"The argument may be raised that, although Miss Wordinger was a clerical employee on the date of the accident, her anticipated activities would have made her subject to the hazards of the business under § 27-12-102(a)(viii). Mini Mart's qualification as an extrahazardous occupation for store employees relates to its status as a `filling station' under § 27-12-106(a)(ix). The evidence and testimony presented at the July 12, 1985, hearing indicated that Miss Wordinger's intended activities included popping popcorn, rolling cotton candy, warming pizzas, and greeting customers; no mention was made of any activity relating to the sale of gasoline. Further, the Agreed Statement of Facts indicates that the self-service pumps at the Parker Mini Mart were located approximately 80 to 90 feet from the store, and that no fuel was delivered to the store during the grand opening. In the opinion of the undersigned, Miss Wordinger's anticipated activities at the Parker store would not have subjected her to the hazards of the business."
[¶17.] We think the trial court was correct in its determination that appellee's anticipated duties at the grand opening did not include those of a store clerk, and therefore she was not subjected to the extrahazardous occupation of gasoline filling station work. Her limited assigned duties of making popcorn, cotton candy, warming pizzas, and greeting customers would not expose her to the hazards of working with gasoline. Therefore, the trial court was correct in determining a mistake was made when worker's compensation benefits were awarded to appellee.
"The board, commission, or court having jurisdiction of the proceeding to secure compensation is usually empowered to review or reopen and modify its awards * * *." 82 Am.Jur.2d Workmen's Compensation § 590, p. 309 (1976).
"A compensation award may be reopened by the commission or board on the ground of fraud or mistake in a determination of fact. Mistake or error is ground for exercise by the board or commission of its power to modify or change its findings, awards, decisions, or orders in the interest of justice, or to reclassify a disability. A board or commission may correct an error in a decision that it lacked jurisdiction of a case, and a case may be reopened on the ground of a misapprehension of the facts as to causation, as to accident or suicide, or as to whether an injury arose out of and in the course of employment, and on the ground of mistake of fact as to the nature of the injuries for which an award had been made, or as to family relationship." 82 Am.Jur.2d Workmen's Compensation § 597, pp. 313-314 (1976).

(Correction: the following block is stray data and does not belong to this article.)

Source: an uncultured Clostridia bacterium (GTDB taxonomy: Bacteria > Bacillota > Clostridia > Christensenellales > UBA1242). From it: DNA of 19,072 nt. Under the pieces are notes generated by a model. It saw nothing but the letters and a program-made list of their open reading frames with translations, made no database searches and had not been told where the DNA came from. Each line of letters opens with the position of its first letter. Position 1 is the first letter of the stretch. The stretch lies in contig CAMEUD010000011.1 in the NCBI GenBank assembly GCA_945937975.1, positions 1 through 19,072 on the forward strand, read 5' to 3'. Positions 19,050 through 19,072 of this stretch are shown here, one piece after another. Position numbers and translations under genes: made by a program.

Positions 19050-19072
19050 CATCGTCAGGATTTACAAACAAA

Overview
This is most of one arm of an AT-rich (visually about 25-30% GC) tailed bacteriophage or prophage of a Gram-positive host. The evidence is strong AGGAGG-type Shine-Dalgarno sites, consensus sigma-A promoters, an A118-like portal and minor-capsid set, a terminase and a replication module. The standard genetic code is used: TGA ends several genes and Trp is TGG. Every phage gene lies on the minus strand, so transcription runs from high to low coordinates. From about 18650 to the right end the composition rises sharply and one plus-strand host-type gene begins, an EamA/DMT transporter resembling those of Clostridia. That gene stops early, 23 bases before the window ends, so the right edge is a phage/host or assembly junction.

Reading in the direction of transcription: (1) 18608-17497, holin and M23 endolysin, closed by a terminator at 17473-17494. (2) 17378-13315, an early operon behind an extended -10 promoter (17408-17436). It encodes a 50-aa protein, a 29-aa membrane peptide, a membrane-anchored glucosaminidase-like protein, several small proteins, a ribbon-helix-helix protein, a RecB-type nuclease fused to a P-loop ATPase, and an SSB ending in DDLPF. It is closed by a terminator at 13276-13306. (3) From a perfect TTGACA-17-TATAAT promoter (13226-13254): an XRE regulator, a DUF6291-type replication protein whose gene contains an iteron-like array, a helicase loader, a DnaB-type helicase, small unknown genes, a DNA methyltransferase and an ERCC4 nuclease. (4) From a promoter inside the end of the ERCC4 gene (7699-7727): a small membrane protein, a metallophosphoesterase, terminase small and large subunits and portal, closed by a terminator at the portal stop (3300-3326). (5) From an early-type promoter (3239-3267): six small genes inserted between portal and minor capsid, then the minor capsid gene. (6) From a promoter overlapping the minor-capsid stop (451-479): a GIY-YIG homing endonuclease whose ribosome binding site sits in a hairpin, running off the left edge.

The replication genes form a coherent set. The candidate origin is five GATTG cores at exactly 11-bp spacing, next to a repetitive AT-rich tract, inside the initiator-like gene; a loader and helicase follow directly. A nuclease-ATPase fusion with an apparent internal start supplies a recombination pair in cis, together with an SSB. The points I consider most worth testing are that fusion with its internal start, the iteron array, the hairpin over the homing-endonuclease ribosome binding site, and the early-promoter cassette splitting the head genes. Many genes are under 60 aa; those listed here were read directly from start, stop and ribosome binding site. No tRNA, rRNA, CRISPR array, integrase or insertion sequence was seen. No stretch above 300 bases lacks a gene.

[¶18.] Nevertheless, Mini Mart claims appellee should be barred from the requested relief under the doctrines of estoppel and laches. In support of this, Mini Mart cites Herring v. Welltech, Inc., Wyo., 660 P.2d 361 (1983), wherein we held that once an employer files its report acknowledging the accident occurred in the course of employment, the employer is estopped from later taking a contrary position. However, we noted in the case that the employer may seek relief under § 27-12-606 to modify the award. We further noted that relief is available to the employer under Rule 60(b) if there is a mistake as to the issue of scope of employment.
"* * * Once a claim is established as having occurred within the course of employment and not due to the culpable negligence of the employee - (the latter qualification is not here in question), these two factors cannot be challenged in conjunction with other claims arising out of the same incident, unless relief is granted under Rule 60(b), W.R.C.P., or § 27-12-606, W.S. 1977 * * *." (Emphasis added.) Id., at 365.
We then allowed the petitioner to reopen his case finding the trial court abused its discretion in denying the relief sought.